A Historic Timeline of the Delaware & Lehigh National Heritage Corridor
The Delaware & Lehigh National Heritage Corridor, comprised on Bucks, Lehigh, Northampton, Carbon and Luzerne counties in eastern Pennsylvania, is rich in history and culture that dates back hundreds of year. The Lehigh and Delaware canals played a very important role in shaping the area and forming it into what we know and see today. Below is a historic timeline showing the progression through the years.
Founding of Durham Furnace in Bucks County. The furnace produced pig and bar iron and during the Ameri- can Revolution cannons, ballshot, and other military equipment for George Washington’s army.
Philip Ginder discovers anthracite
coal on Sharp Mountain in Carbon County, later called Summit Hill. Ginder’s discovery became folk legend that was carried down through story and song.
Josiah White and Erskine Hazard form
the Lehigh Coal Company and the Lehigh Navigation Company and gain navigational rights on the Lehigh River from the Common- wealth of Pennsylvania.
An open cut coal pit known as “The Old
Mine” - in the Summit Hill area - was started by White and Hazard. This mine was located in the area of the “Mammoth Vein,” the most important coal deposit of the day.
White’s bear trap lock system allows coal
arks to navigate the Lehigh River and enter the Delaware River at Easton. The one-way system lasted until 1826; construction of the Le- high Canal began in 1827.
The Lehigh Coal and Navigation Company
opens the Gravity Railroad, link- ing coal mines at Summit Hill to the Lehigh River at Mauch Chunk. The gravity railway lasted 100 years as a carrier of coal and tourists.
The Lehigh Canal, a two-way navigational
system owned by the Lehigh Coal and Navigation Company, opens between Mauch Chunk and Easton, a distance of 46 miles. The canal was completed in two years.
The Abbott Street area of Easton be-
comes first industrial park in the United States, using water power from the Lehigh Canal. By 1840, over 1,000 men were employed at 12 industrial sites.
The Delaware Canal and Morris Canal
connect with the Lehigh Navigation (completed in 1829) at Easton. The three-canal system carried anthracite to the Philadelphia and New York markets.
The Upper Grand section of the Lehigh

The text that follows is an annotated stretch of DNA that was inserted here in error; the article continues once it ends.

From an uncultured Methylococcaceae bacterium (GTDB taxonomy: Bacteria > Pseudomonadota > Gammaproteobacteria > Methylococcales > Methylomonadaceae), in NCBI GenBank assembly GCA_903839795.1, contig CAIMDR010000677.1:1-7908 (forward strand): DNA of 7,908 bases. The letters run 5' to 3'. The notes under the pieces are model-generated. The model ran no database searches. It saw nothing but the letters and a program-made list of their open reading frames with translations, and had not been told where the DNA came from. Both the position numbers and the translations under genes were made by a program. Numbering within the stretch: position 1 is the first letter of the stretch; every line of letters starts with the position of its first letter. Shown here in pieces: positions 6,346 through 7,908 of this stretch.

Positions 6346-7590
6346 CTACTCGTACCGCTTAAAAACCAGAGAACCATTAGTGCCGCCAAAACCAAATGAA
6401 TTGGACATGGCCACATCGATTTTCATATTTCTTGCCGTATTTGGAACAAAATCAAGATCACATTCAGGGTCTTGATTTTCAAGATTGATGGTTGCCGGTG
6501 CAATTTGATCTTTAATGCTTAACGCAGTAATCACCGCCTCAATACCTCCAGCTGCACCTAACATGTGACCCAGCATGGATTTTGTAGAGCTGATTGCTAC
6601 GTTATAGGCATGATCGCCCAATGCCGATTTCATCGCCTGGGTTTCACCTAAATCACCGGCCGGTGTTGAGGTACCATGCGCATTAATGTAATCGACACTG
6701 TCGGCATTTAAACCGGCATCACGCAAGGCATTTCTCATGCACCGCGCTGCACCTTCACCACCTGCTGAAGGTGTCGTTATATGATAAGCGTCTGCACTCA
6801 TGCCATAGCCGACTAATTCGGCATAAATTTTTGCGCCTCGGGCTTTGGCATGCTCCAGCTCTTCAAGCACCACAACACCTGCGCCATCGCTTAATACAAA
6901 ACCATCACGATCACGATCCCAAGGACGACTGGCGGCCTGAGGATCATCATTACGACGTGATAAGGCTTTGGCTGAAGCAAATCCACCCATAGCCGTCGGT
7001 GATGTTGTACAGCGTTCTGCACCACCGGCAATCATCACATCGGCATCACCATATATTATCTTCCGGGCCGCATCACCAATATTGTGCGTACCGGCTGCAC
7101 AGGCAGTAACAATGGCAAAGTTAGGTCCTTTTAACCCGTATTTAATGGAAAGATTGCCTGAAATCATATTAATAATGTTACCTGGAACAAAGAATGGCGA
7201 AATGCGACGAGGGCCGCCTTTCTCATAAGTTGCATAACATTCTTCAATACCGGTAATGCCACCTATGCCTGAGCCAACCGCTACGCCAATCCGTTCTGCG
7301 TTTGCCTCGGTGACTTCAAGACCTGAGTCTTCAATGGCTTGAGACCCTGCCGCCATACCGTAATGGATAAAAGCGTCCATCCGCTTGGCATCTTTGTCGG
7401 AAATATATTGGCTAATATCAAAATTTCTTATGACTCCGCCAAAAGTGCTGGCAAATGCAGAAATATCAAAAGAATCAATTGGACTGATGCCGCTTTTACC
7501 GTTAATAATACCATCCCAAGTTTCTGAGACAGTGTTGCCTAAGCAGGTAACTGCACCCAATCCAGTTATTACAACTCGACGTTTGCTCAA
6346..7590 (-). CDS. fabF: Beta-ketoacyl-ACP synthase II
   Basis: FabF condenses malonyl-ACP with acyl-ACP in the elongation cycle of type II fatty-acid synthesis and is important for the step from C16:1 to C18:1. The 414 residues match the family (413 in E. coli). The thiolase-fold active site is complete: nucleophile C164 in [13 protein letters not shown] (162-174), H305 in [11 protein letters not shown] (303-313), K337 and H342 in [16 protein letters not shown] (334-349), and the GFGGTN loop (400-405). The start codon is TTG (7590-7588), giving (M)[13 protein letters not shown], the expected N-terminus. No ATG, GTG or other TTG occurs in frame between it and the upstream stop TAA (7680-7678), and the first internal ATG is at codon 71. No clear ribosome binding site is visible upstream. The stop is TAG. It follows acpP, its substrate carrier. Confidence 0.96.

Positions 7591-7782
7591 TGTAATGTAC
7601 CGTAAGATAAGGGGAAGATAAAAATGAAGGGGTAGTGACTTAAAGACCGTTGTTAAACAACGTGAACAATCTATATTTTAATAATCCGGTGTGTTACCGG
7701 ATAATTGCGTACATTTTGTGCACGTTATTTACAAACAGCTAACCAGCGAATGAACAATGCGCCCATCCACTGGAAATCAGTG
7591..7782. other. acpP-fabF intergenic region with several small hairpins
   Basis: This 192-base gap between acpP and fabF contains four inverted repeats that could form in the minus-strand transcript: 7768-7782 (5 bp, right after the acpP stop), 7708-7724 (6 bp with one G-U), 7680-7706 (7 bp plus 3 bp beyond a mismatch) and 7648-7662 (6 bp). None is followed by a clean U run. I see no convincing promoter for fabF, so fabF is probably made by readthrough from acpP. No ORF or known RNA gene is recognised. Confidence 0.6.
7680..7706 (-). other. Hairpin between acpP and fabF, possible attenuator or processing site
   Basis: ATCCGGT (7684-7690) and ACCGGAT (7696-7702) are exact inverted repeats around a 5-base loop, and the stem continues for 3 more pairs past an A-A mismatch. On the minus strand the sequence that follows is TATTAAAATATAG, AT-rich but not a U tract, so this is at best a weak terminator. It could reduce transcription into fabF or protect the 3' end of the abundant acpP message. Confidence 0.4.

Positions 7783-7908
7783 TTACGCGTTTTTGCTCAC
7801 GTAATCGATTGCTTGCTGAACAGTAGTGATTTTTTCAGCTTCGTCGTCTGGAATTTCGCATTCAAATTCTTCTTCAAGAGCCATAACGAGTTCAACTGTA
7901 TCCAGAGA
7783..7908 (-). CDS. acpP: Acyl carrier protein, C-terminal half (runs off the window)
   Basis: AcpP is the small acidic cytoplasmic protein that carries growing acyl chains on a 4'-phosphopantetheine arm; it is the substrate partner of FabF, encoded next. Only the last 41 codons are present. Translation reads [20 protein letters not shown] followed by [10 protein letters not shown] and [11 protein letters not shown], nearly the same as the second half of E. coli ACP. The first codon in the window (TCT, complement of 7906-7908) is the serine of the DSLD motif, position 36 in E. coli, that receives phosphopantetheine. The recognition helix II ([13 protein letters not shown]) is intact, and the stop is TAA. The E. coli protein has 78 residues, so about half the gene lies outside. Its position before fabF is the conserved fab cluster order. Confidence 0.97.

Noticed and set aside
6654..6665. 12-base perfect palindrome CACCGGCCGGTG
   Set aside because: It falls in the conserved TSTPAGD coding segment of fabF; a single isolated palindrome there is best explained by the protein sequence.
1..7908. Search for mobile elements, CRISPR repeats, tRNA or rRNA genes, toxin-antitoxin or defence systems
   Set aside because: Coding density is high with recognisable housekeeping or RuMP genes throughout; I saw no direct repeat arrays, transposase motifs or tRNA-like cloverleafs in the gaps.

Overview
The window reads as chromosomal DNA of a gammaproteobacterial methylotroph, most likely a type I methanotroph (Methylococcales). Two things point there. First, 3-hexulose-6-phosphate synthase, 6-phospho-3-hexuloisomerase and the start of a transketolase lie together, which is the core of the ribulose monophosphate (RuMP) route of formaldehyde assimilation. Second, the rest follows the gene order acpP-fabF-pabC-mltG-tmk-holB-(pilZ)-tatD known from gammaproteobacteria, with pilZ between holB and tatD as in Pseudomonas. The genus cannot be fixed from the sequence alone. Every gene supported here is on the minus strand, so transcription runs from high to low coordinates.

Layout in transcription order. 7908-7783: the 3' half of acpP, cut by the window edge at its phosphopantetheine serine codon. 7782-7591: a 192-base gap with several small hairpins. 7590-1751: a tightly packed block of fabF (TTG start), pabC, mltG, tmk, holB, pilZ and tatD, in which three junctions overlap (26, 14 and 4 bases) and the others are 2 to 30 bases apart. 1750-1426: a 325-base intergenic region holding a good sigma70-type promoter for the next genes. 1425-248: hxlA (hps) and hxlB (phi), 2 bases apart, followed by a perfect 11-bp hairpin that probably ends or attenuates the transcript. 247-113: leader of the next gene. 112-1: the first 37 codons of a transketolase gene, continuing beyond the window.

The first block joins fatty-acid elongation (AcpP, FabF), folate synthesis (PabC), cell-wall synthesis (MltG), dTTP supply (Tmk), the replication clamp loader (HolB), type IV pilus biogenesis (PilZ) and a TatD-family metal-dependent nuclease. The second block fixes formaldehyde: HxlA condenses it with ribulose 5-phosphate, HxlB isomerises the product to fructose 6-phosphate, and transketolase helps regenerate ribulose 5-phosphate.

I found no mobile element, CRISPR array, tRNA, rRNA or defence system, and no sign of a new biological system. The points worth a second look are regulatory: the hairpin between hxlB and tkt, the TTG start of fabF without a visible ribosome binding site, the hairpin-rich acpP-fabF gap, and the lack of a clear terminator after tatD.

Navigation is built from Mauch Chunk to White Haven. With 20 dams and 29 locks, this
waterway overcame a difference in elevation of more than 600 feet.
The American Industrial Revolution
begins with the first large-scale production of iron using anthracite coal and local iron ore, at the Lehigh Crane Iron Works in what is now Catasauqua.
Slate quarrying be- gins rapid growth
with the founding of Bangor by Welsh immigrant Robert Jones. The “Slate Belt” extends through central Northampton County from Slatington to Bangor.
The peak year of anthracite coal
transport on the Lehigh and Delaware canals; 1.3 million tons of anthracite are delivered from northern mines. The Lehigh Valley Railroad opens late in the year.
The Great Flood of June 3-5, the Lehigh
River region’s worst-ever natural disaster, destroys the Upper Grand section, the upper Lehigh lumber- ing industry, and much of the Lehigh Canal.
The Bethlehem Iron Company begins
production of iron railroad rails at its South Bethlehem location. Bethlehem Iron Company was the predecessor of the Bethlehem Steel Company.
Fire at the Avondale Mine near Plymouth,
Luzerne County, kills 110 miners. In response, Pennsylvania
enacts the first mine safety laws in the United States, but the di- saster spurs mine union activity.
David O. Saylor pro- duces the first port-
land cement in North America at Coplay. During the next 20 years, the Lehigh District becomes the leading cement producing area in the United States.
The Grundy Worsted Mills are established
in Bristol to manufacture woolen garments and rugs. The Mills be- come Bucks County’s largest in- dustrial employer and Bristol the county’s manufacturing center.
The Adelaide Silk Mill, a subsidiary of
Phoenix Silk Company of Peterson, New Jersey, opens in Allentown.
By 1913, eastern Pennsylvania is the world’s leading silk producing area.
Anthracite coal miners strike for
163 days, cutting off the United States’ main energy source. Miners win a 10 per cent pay raise and a nine-hour day, and union member- ship surges around the country.
Charles Schwab and Joseph Wharton form
Bethlehem Steel Company from Bethlehem Iron. “The Steel” produces armor plate and large naval guns and introduces wide- flange structural beams in 1908.
Anthracite coal output falls drastically from
a peak of 96 million tons in 1917 as miners strike for more than five months. The industry does not re- cover as the United Staes increases its use of oil and other fuels.
The Delaware Canal closes. In 1939, an act
is approved which permanently transfers the canal to the owner- ship of the Commonwealth of Penn- sylvania. The canal becomes Theodore Roosevelt State Park.
The last mule-drawn boat on the Lehigh
Navigation makes its final trip
in the spring. Soon afterwards, a flash flood destroys “great sec- tions” of the Lehigh Navigation.
A decision is made not to rebuild.
Download the slideshow:
Canal Museum Timeline: 1727-1832 (12 MB)
Canal Museum Timeline: 1834-1869 (7 MB)
Canal Museum Timeline: 1875-1942 (9 MB)